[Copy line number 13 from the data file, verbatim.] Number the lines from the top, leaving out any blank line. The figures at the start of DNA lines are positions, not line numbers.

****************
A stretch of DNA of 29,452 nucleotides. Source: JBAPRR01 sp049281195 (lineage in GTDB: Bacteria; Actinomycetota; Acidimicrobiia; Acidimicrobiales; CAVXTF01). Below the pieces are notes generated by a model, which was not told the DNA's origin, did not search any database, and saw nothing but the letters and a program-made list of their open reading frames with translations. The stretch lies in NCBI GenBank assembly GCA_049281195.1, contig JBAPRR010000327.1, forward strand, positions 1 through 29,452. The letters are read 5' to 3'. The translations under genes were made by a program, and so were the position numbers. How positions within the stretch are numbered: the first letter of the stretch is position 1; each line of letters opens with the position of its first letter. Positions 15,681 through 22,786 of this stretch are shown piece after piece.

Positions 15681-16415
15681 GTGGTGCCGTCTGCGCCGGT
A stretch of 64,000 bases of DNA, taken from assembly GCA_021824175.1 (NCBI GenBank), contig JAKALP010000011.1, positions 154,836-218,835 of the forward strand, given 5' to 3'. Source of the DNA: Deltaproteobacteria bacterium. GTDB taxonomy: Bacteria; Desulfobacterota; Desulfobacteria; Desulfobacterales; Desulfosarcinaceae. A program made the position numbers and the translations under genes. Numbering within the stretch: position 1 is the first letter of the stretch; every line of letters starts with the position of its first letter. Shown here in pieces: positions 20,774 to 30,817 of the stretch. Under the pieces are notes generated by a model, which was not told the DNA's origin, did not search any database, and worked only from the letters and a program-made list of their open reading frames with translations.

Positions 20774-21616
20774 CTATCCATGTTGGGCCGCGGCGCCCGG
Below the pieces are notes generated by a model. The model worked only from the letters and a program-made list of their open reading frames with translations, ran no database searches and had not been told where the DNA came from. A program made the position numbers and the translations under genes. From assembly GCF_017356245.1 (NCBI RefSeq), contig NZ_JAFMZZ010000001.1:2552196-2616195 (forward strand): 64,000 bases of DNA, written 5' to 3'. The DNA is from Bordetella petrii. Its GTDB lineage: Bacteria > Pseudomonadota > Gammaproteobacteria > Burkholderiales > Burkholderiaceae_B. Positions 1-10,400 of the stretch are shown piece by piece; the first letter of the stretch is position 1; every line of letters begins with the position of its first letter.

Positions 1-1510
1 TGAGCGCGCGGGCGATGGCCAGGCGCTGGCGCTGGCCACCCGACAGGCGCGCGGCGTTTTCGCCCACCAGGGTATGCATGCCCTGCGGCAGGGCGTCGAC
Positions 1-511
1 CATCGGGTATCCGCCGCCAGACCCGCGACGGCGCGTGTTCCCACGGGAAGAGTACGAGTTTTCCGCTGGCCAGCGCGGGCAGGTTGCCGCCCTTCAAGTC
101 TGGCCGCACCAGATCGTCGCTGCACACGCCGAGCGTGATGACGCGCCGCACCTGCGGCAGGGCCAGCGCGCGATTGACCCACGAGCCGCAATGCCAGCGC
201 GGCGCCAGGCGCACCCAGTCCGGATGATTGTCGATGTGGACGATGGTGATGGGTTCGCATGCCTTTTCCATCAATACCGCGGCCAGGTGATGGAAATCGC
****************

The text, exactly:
201 GGCGCCAGGCGCACCCAGTCCGGATGATTGTCGATGTGGACGATGGTGATGGGTTCGCATGCCTTTTCCATCAATACCGCGGCCAGGTGATGGAAATCGC